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Keywords

deep-tissue pressure injury, lower-extremity injury, long-term care, offloading, polymeric membrane dressings, pressure injury, skin barrier film

 

Authors

  1. Henson, Autumn DNP, GNP-BC, WCC
  2. Kennedy-Malone, Laurie PhD, GNP-BC, FAANP, FGSA

ABSTRACT

OBJECTIVE: To retrospectively examine clinical outcomes from a feasibility study that compared two treatment options for deep-tissue pressure injuries (DTPIs), including the clinical indicators increasing the risk of deteriorating DTPIs among long-term care residents.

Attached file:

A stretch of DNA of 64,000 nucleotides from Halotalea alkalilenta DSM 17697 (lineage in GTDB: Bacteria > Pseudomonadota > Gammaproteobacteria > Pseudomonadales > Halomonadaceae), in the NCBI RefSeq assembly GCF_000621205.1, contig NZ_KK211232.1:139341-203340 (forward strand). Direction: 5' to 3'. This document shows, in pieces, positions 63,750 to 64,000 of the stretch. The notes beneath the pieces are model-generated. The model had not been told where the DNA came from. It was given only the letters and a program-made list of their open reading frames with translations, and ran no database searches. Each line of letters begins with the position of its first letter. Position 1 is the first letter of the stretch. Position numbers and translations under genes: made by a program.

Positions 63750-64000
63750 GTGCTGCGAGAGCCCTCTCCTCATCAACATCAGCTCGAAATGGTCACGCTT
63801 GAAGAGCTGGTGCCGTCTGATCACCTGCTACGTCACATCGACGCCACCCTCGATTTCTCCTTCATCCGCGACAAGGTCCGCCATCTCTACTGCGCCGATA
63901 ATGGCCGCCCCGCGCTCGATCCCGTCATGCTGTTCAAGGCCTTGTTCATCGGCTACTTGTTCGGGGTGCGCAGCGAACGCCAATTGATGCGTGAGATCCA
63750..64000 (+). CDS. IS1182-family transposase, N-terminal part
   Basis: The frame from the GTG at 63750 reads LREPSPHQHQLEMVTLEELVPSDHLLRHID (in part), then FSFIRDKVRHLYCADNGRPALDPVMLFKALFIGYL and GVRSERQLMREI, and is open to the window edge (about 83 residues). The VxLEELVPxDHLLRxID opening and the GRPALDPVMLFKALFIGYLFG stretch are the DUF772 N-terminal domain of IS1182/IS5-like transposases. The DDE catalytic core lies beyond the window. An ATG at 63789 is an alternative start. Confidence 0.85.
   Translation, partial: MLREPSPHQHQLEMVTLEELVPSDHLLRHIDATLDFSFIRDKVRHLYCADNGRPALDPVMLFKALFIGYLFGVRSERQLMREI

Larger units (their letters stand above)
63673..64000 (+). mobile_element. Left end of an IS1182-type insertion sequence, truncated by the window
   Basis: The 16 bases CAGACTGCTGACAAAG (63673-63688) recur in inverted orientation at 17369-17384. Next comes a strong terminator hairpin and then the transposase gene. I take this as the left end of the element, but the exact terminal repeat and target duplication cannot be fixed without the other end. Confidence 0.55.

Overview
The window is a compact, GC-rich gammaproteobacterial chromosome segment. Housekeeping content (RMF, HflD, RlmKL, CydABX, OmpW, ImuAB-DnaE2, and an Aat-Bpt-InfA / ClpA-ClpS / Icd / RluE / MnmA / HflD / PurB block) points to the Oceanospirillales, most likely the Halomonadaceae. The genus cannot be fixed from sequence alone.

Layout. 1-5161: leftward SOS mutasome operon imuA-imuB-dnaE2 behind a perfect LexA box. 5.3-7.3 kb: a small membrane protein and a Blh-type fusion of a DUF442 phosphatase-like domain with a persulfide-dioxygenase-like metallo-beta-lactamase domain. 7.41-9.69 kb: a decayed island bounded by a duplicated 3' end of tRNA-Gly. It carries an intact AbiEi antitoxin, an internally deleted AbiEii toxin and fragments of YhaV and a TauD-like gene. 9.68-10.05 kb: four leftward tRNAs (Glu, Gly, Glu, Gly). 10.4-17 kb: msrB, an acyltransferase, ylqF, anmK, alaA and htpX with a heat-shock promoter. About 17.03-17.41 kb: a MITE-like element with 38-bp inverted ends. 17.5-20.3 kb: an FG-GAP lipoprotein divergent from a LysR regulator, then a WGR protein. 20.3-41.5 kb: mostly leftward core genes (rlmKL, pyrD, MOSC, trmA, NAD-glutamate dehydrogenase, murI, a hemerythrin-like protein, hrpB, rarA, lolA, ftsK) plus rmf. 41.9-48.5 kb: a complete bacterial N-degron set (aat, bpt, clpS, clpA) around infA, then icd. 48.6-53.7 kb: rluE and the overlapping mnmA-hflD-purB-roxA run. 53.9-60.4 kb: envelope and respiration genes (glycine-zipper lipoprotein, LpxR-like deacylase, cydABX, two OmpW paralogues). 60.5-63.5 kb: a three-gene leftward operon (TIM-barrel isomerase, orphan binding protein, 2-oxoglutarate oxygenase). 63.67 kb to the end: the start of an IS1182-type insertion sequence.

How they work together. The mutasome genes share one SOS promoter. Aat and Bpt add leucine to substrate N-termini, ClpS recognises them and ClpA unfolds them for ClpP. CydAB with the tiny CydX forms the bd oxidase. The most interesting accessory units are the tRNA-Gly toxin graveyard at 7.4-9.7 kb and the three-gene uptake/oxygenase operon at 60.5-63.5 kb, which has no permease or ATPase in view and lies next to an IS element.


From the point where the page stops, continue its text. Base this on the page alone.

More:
METHODS: A retrospective chart audit of 40 DTPIs from 33 long-term care residents in two long-term care facilities was conducted to compare (1) polymeric membrane dressings (PMDs) with offloading and (2) a skin barrier film with offloading.

 

RESULTS: Of the 13 DTPIs treated with PMDs, only 23% deteriorated to a stage 3 or 4 pressure injury (PI), whereas of the 27 DTPIs treated with skin barrier film, 41% deteriorated to a stage 3 or 4 PI. The clinical factors found to increase the risk of developing and deteriorating DTPIs included weight loss, hypoalbuminemia, debility, dementia, coronary artery disease, and cerebrovascular disease.

 

CONCLUSIONS: The PMD group's DTPIs evolved into fewer open PIs despite having higher percentages of clinical indicators for DTPIs. The project findings support the use of PMD dressings for DTPIs; however, more robust research is warranted.